There are a lot of reasons for this strange phenomenon, and they go deep into valley economics, culture, and history. Occasionally a few lawyers will break away and build a respectable boutique practice there, but the general presence of newer, more nimble firms is barely a blip relative to the overall economy in Silicon Valley. The same can be said for other tech ecosystems like NYC and Seattle.
New Technology, New Firms
Not so in Austin. Here, pick a random VC-backed startup, and more likely than not it doesn’t use large law firms, and isn’t planning to for the foreseeable future. Of course ‘BigLaw’ still dominates IPOs and very very large deals, as it should (big firms are good for big deals), but the opposite is true for Austin’s tech companies that can truly be called startups. To people not very familiar with the history of technology law, this shift to boutique firm dominance may not seem like a big deal. But to those who work in the tech legal market, it’s monumental.
Ask Jose Ancer, a senior VC lawyer at Miller Egan Molter & Nelson (MEMN) and blogger at Silicon Hills Lawyer, and he’ll tell you that three factors explain why Austin is breaking down BigLaw’s dominance in technology law: (1) New technology, (2) Entrepreneurial lawyers, and (3) a focus on capital efficiency.
“Everyone knows that SaaS and the Cloud have dropped the cost of starting a startup by 90 percent. Many don’t know that they’ve done the same for law firms. If I’m a great lawyer in a large firm that is eating as much as 80 percent of what I bill to support its institutional structure, I’m absolutely running numbers on whether I can and should break free,” says Ancer. Over the past 5 years there’s been an explosion in cloud-based services and outsourced service providers that dramatically simplify the infrastructure needed to start and scale a law firm.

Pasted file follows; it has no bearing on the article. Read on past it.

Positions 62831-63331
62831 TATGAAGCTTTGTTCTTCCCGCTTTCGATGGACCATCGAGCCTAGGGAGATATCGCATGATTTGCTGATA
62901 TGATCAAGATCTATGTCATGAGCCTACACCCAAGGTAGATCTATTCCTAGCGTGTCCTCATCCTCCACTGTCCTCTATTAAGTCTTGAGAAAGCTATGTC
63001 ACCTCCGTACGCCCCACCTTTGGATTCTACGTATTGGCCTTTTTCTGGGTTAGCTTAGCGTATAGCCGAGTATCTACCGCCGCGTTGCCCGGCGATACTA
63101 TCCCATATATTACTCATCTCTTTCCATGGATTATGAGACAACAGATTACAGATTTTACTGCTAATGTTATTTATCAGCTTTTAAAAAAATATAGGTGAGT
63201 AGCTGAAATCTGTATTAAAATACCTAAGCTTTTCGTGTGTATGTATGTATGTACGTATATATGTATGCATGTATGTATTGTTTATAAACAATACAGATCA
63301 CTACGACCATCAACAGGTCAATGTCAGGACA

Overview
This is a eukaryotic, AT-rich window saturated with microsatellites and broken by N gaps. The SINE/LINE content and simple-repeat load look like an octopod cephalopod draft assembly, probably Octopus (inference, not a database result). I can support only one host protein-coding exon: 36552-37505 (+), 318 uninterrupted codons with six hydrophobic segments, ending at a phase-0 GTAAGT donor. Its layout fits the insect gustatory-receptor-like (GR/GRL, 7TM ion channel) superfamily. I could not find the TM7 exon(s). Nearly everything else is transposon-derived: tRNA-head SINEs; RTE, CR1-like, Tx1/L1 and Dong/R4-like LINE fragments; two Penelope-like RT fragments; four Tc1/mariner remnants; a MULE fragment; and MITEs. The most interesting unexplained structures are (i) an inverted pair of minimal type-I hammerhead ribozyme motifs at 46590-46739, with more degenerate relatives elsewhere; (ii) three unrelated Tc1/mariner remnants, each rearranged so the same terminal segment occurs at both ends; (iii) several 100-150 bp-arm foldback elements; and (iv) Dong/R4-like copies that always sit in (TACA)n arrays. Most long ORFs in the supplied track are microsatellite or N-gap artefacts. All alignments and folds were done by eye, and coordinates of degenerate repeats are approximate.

Trimming the Fat
Many clients of large, traditional firms don’t realize that the senior associate charging them $625 an hour is probably getting paid 20-25 percent of that rate; leaving a good deal of fat for more nimble firms to trim. Put the right resources in place to completely redesign the firm delivering that lawyer, and her rate can drop hundreds of dollars an hour without her taking much of a pay cut. That’s effectively what is happening in Austin.
But those economics apply across the country. Why is Austin driving this change? Ancer says the city’s legal culture and its focus on capital efficiency are key. Much like the rest of Austin’s professional culture, top lawyers in Austin have historically pushed against the “bill, bill, sleep, bill, and bill some more” culture of traditional large firms. They want to build great careers and get paid well, but they’re more willing to fight for balance than their counterparts in other cities. That has historically meant that (i) the Austin offices of large firms often have better work-life balance, but more importantly, (ii) Austin lawyers are more likely to build their own firms to work on their own terms.
A Growing Ecosystem
To Ancer, “If a top corporate, patent, trademark, whatever lawyer in Austin has found a viable path (thanks to new technology) to drop his rate from $650 per hour to $400, while actually having a personal life and without taking a pay cut, good luck stopping him.” The end-result is a growing ‘ecosystem’ of top lawyers in all kinds of specialties that is collaborating to rival the ‘one stop shop’ model of large firms.
And in a capital-strapped town like Austin, where financings generally have 1 or 2 fewer zeros than their Silicon Valley counterparts, paying $250 less per hour for great counsel is impossible to ignore. “If my Series A is $1 million (in Austin) instead of $10 million (on the West Coast), you better believe I’m going to care if I’m overpaying by hundreds of dollars an hour on legal,” says Ancer. The legal ecosystem here has evolved and thrived out of economic necessity.
With a growing client base that stretches across Texas and the South, and reaches the coasts, Ancer sees a significant market opportunity for the emergence of new top-tier technology law brands that challenge the old players in the early-stage and middle markets. Like MEMN, they’re leveraging technology to be leaner, more focused, and because they aren’t going after billion-dollar deals that BigLaw is designed for, more responsive to startups.
If you’re going IPO or selling your unicorn for $750 million, you may look to a Silicon Valley law firm. But for the rest of the VC-backed market that needs great technology lawyers whose rates are closer to earth, Austin is increasingly the place to look.
This is a sponsored post.